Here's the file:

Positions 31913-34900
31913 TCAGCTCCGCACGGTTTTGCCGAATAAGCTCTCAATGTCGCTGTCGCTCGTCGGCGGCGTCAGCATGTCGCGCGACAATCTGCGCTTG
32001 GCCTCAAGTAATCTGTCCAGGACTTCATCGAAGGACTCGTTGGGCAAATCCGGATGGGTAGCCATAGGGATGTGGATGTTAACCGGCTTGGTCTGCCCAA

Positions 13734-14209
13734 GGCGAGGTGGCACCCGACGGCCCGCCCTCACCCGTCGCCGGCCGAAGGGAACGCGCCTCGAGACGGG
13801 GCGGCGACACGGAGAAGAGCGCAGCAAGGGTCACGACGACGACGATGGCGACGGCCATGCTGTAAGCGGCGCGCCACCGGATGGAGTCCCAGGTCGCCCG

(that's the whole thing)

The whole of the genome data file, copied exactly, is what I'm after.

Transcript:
Positions 31913-34900
31913 TCAGCTCCGCACGGTTTTGCCGAATAAGCTCTCAATGTCGCTGTCGCTCGTCGGCGGCGTCAGCATGTCGCGCGACAATCTGCGCTTG
32001 GCCTCAAGTAATCTGTCCAGGACTTCATCGAAGGACTCGTTGGGCAAATCCGGATGGGTAGCCATAGGGATGTGGATGTTAACCGGCTTGGTCTGCCCAA

Positions 13734-14209
13734 GGCGAGGTGGCACCCGACGGCCCGCCCTCACCCGTCGCCGGCCGAAGGGAACGCGCCTCGAGACGGG
13801 GCGGCGACACGGAGAAGAGCGCAGCAAGGGTCACGACGACGACGATGGCGACGGCCATGCTGTAAGCGGCGCGCCACCGGATGGAGTCCCAGGTCGCCCG